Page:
If you have ever had a pissing match trying to return a piece of gear or bought an item that you found truly a POS compared to the advertising hype or went looking for honest, no BS, opinions of a end user, I suspect some of this will ring true to you.
The gear I mention on Cold Thistle is what I think is the very best. Most of the time it could be better. I don't mind pointing that out as it is generally pretty obvious to everyone. Either way it is gear I paid my own money for and actually use. Sometimes but not often betting my own life on the results. Those suggestions may change over time for various reasons. You may disagree and I love to hear about the mistakes you think I have made. But no one paying me to write about what I like and use.
Believe it or not I write this blog simply for fun! But it is also "serious business" to me.
Thanks for the post. It is timely as I've been thinking and talking a lot about fear lately. Not in the usual "harness your fear" aggro sense, but rather the other kinds of fear that you are discussing here. Being scared and fearful of actual risk is one thing, but mitigating fear in your professional and personal life at the expense of integrity and excellence is an entirely different thing. I think your comments are spot on in regard to manufacturing and design industries. Because these organizations are scared of the market, they have not empowered themselves to create excellence. In my own life, I realize that the greatest hindrance to personal excellence is my self-limiting fear. However, if I accept failure as a consequence, then I can free myself. The rewards of excellence far outweigh the perception of stability and mitigation of imagined danger. This was rambling, but I appreciate that someone else is working on these thoughts as well. My introspection is in relation to my own life and your analysis is external, but ultimately we are looking at the same subject.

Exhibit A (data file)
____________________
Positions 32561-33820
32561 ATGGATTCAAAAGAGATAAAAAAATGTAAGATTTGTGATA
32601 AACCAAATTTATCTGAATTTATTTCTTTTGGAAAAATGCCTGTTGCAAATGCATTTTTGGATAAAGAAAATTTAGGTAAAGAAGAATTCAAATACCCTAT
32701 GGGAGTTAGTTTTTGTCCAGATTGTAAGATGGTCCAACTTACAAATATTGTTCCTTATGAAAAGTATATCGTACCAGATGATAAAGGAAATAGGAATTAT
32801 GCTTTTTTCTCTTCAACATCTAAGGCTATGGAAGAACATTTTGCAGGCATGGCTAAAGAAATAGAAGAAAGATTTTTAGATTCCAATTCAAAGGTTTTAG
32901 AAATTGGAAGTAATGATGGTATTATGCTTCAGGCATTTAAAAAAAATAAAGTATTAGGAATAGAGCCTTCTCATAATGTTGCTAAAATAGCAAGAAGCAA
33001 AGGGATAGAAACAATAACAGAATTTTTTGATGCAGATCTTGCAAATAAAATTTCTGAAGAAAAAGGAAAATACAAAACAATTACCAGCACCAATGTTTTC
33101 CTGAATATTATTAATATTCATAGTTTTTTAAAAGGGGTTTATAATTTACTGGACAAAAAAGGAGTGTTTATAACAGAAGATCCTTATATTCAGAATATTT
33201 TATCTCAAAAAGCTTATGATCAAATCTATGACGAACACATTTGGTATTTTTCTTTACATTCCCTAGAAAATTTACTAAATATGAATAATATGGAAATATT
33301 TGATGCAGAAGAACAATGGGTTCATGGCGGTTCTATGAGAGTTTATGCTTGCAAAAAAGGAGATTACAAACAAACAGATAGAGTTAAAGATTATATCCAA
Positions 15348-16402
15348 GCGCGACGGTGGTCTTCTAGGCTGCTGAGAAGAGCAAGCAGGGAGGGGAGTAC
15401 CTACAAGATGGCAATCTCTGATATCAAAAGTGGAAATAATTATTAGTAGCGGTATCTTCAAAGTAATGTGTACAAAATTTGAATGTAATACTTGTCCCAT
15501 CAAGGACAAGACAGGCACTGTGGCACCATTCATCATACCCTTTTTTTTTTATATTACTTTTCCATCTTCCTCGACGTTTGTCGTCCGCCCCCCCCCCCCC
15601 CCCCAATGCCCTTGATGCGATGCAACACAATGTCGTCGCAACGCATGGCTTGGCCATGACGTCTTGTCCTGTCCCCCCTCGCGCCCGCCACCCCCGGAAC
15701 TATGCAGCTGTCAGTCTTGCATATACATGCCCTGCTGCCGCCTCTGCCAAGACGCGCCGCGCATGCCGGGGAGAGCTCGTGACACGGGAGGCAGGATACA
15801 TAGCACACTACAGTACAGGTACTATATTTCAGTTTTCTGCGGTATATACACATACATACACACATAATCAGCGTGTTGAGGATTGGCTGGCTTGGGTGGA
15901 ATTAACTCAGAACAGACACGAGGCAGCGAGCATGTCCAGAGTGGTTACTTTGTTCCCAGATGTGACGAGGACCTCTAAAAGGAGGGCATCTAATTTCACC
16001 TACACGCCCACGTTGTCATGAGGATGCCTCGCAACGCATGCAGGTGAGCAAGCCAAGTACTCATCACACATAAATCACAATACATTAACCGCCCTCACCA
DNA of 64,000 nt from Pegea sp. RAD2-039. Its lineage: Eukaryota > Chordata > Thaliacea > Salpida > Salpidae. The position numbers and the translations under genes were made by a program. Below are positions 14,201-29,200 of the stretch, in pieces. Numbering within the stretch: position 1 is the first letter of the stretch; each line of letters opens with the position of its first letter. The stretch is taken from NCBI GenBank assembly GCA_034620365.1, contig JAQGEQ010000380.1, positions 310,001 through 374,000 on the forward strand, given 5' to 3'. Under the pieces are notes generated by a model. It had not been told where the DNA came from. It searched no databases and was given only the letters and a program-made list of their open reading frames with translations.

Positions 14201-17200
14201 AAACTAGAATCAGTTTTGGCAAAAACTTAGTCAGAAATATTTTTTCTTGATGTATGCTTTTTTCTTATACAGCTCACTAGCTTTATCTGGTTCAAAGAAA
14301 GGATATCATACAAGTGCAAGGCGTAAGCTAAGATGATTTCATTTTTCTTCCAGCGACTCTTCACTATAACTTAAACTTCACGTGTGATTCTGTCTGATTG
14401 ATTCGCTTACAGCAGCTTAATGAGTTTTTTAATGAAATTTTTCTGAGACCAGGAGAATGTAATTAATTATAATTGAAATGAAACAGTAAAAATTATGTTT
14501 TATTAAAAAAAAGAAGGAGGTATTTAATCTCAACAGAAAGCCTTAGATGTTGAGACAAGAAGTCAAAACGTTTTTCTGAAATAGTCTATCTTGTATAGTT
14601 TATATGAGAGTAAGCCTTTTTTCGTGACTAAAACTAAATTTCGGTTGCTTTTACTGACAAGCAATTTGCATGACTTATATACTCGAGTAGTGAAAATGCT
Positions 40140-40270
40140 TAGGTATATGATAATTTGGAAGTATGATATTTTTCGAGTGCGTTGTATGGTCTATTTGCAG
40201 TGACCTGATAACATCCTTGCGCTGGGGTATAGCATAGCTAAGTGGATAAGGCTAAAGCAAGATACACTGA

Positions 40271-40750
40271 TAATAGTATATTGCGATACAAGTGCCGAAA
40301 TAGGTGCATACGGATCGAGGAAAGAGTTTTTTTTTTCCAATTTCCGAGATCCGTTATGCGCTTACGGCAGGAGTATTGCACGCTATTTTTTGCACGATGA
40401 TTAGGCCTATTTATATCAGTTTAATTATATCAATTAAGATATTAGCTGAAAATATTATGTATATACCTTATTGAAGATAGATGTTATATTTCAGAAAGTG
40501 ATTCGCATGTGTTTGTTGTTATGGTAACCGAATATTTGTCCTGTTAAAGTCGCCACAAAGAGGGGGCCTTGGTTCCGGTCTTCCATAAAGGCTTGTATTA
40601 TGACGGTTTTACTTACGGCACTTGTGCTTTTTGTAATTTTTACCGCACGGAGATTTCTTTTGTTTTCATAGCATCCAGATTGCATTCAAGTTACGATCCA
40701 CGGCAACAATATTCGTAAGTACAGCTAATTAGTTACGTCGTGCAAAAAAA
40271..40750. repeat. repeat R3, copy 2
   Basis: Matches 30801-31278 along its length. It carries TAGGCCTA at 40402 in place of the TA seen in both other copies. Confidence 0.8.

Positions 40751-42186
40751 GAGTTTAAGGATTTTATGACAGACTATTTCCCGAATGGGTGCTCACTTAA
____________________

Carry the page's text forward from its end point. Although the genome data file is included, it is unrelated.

The vast majority of my failures are because I didn't start the journey. Literally just taking the first step often times means finishing is a lot easier than expected. It is easy to get stuck because of fear of failure or fear of the unknown. BTDT many times.
For me the answers come by looking at myself. (Business or personal) I might not like the answer but it is generally a pretty concise and accurate answer. Trick then is to change that answer if I find it unacceptable.
Strange that people do not understand your perspective--I think you have made it very clear in the past (you pay for all your gear, you do not have preferences for certain companies, your views are personal for your style of climbing, and so on). Oh well, I guess when you get big enough you will attract your share of naysayers and groupies. Take it as a sign you are on the right track. The only thing I would say about the gear list is...harnesses. I would love to hear your thoughts about harnesses. In general, I like the direction harnesses are going (lighter, simpler). However, every manufacturer seems to screw it up somehow. For example, with the Hirundos, which you like, I would say that I like the weight, but the gear loops are strange for me. In any case, is there a post on harnesses in the future....? All the best,
I heard this one a few days ago from the best in the high tech industry. "Fail early, fail often" is a very successful company mantra.
Failure is an itimate part of success. Acknowledge, learn from failures and move on.
Post a Comment